La Vara review image

La Vara


268 Clinton St, Brooklyn
View WebsiteEarn 3X Points

La Vara is Cobble Hill’s best and most charming restaurant. In fact, the couple who run the place should demand some sort of commission for luring people to move to the utopian commune of brownstones and tots on tricycles (especially since the husband-and-wife duo also own Saint Julivert Fisherie next door). Instead, they just charge between $20-$30 for plates of Southern Spanish dishes influenced by Moorish and Sephardic-Jewish cooking traditions. 

La Vara is an essential visit for anyone who loves Spanish food, particularly because the menu expands beyond the croquetas-and-jamon canon you may have seen at tapas restaurants around the city. Some of our favorite food here combines classic Spanish proteins with Middle Eastern cooking, like the cantabrian anchovies served with a disc of salted dukkah butter. Another great Jewish-fever-dream dish is the salchichón—fried artichoke hearts lying in hammocks of oil-slicked ibérico de bellota sausage (which is where our hearts would like to hang out, ideally). The plate gets topped with polka dots of anchovy aioli and grated grana padano, and, when you eat it, you'll taste each individual salt crystal on your tongue. 

We’ve had great meals here sitting at the bar and catching up with a friend, but this restaurant is best used for a date night in the area. Something to note: You’re probably not going to get out of La Vara without spending close to $75 per person. Nothing on the menu costs more than $32, but the portions are meant for you to order a whole bunch of stuff and share. Plus, La Vara serves a long list of cocktails as well as delicious (often Spanish/Portuguese) wine. Make sure to reserve your table ahead of time if you don’t want to wait. This place is pretty much always filled with couples who found babysitters and people who plan their weeks around eating cantabrian anchovies. 

Sign up for our newsletter.

Be the first to get expert restaurant recommendations for every situation right in your inbox.

By signing up, I agree to the Terms and Conditions and Privacy Policy.

Food Rundown


These anchovies come with dukkah butter and a few pieces of crispy charred sourdough, so you can make your own perfect bite: intensely salty from the anchovies and nutty from the blend of seeds in the butter.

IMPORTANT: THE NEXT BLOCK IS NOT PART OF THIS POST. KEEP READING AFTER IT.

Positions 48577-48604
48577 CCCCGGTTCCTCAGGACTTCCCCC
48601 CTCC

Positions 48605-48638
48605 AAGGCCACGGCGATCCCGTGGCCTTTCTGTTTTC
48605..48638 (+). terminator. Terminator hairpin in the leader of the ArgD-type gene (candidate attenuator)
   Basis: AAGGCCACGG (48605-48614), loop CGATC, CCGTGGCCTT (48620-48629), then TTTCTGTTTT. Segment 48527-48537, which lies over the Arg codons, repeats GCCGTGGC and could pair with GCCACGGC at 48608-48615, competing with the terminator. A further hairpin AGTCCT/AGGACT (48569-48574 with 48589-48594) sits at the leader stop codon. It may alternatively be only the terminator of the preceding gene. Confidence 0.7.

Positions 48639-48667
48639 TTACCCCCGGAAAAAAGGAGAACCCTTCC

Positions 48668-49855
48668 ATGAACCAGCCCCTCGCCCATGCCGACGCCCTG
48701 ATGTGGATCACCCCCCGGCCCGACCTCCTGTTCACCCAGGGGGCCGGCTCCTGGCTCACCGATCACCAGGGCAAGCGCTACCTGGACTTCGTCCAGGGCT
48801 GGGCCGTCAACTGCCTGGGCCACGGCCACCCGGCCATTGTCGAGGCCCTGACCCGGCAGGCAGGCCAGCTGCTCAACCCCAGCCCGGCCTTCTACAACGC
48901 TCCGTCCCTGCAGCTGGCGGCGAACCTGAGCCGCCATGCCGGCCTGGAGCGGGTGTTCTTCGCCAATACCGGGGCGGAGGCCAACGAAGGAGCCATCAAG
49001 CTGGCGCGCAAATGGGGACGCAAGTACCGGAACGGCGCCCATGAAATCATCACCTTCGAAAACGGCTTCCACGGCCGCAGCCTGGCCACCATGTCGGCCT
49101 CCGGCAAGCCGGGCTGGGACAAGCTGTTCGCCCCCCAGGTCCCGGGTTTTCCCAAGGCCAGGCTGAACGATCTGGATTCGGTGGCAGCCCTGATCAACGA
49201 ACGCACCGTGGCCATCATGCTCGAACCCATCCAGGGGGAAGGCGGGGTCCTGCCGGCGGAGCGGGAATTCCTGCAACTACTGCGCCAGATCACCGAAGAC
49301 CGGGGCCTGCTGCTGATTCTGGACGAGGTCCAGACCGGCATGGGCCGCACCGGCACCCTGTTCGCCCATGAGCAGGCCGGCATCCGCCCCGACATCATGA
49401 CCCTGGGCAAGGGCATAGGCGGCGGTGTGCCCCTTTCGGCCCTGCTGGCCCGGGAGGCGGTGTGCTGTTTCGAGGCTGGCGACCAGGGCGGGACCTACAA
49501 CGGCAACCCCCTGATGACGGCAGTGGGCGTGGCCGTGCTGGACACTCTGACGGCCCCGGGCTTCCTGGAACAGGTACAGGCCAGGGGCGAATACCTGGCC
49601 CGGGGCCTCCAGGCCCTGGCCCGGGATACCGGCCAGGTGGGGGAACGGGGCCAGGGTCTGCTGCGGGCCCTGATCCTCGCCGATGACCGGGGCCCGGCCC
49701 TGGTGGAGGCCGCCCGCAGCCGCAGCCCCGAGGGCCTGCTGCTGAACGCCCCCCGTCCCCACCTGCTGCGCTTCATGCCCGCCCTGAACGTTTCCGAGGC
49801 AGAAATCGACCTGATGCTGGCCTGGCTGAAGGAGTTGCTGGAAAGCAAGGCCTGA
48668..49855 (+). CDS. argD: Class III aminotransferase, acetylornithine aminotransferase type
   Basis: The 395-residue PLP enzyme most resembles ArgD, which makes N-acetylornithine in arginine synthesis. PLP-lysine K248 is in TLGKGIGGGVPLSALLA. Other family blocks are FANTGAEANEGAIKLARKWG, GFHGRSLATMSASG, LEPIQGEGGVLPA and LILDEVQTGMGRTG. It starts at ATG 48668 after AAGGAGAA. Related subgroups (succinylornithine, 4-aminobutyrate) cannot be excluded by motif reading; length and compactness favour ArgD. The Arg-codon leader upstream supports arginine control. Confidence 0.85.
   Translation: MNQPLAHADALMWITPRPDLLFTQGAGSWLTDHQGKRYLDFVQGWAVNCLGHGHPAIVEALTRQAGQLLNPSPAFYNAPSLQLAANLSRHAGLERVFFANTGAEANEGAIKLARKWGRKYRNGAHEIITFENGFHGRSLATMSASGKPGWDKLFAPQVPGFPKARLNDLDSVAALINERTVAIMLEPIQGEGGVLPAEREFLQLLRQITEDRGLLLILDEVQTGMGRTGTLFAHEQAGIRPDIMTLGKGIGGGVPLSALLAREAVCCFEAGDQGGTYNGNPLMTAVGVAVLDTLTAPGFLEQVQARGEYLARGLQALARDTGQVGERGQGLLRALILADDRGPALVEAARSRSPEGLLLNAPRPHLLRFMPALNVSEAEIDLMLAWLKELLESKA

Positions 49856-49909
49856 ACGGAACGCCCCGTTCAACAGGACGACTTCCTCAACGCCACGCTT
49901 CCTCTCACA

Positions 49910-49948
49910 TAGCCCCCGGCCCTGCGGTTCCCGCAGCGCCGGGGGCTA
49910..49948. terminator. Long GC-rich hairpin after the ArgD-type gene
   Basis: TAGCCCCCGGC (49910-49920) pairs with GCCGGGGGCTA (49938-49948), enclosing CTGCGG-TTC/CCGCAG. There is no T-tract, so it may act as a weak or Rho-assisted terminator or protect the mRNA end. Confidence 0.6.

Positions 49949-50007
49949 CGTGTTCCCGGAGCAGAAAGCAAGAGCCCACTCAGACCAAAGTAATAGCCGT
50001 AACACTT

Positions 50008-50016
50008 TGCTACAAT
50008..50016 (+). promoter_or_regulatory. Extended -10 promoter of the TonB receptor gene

La Vara has plenty of dishes that read more classically Spanish, and you shouldn’t ignore those unless you want your future self to be angry. Try the rossejat, a party bowl of crisped fideo noodles in a lobster stock.

Pulpo De Roca

Galician octopus is on the table at La Vara—and it should quite literally be on yours. This octopus comes sliced into gelt-sized coins, which are submerged in a ton of bright and citrusy olive oil.

Featured in

16 Great NYC Restaurants For New Year’s Eve That Don’t Require A Tasting Menu guide image

16 Great NYC Restaurants For New Year’s Eve That Don’t Require A Tasting Menu

The Best Restaurants Where You Can Bring Your Own Wine guide image

The Best Restaurants Where You Can Bring Your Own Wine

The Best NYC Restaurants For Date Night guide image

The Best NYC Restaurants For Date Night

The Most Romantic Restaurants In America guide image

The Most Romantic Restaurants In America

Suggested Reading

Bar Jamón review image
Bar Jamón

Bar Jamón is basically Casa Mono's waiting room. However, for that First/Early in the Game Date, where dinner feels too formal but you are also starving, Bar Jamón was designed for you.

Casa Mono review image

Casa Mono serves great tapas in a tiny space in Gramercy.

El Quinto Pino review image

This restaurant/wine bar in Chelsea from the folks who brought you Tia Pol and Txikito delivers solid authentic Spanish eats, wine, and sangria.

Txikito review image

Txikito has been doing solid business in Chelsea for several years, serving Basque-style tapas to people who are mostly on dates.

Infatuation Logo
2023 © The Infatuation Inc. All Rights Reserved.


Get it on Google PlayDownload on the App Store